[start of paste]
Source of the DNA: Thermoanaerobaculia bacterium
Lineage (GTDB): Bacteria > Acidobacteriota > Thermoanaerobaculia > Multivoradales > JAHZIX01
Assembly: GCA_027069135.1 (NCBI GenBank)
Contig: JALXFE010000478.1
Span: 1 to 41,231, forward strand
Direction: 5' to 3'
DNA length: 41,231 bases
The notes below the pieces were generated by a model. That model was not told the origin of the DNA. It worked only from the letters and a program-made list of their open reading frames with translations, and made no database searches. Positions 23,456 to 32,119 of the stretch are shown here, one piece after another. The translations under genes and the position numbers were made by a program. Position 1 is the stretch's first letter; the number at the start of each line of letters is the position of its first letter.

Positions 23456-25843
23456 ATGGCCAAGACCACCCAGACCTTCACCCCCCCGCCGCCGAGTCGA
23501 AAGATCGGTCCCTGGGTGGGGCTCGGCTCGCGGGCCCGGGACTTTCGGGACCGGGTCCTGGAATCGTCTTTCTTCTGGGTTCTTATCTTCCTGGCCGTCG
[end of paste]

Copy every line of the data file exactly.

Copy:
Source of the DNA: Thermoanaerobaculia bacterium
Lineage (GTDB): Bacteria > Acidobacteriota > Thermoanaerobaculia > Multivoradales > JAHZIX01
Assembly: GCA_027069135.1 (NCBI GenBank)
Contig: JALXFE010000478.1
Span: 1 to 41,231, forward strand
Direction: 5' to 3'
DNA length: 41,231 bases
The notes below the pieces were generated by a model. That model was not told the origin of the DNA. It worked only from the letters and a program-made list of their open reading frames with translations, and made no database searches. Positions 23,456 to 32,119 of the stretch are shown here, one piece after another. The translations under genes and the position numbers were made by a program. Position 1 is the stretch's first letter; the number at the start of each line of letters is the position of its first letter.

Positions 23456-25843
23456 ATGGCCAAGACCACCCAGACCTTCACCCCCCCGCCGCCGAGTCGA
23501 AAGATCGGTCCCTGGGTGGGGCTCGGCTCGCGGGCCCGGGACTTTCGGGACCGGGTCCTGGAATCGTCTTTCTTCTGGGTTCTTATCTTCCTGGCCGTCG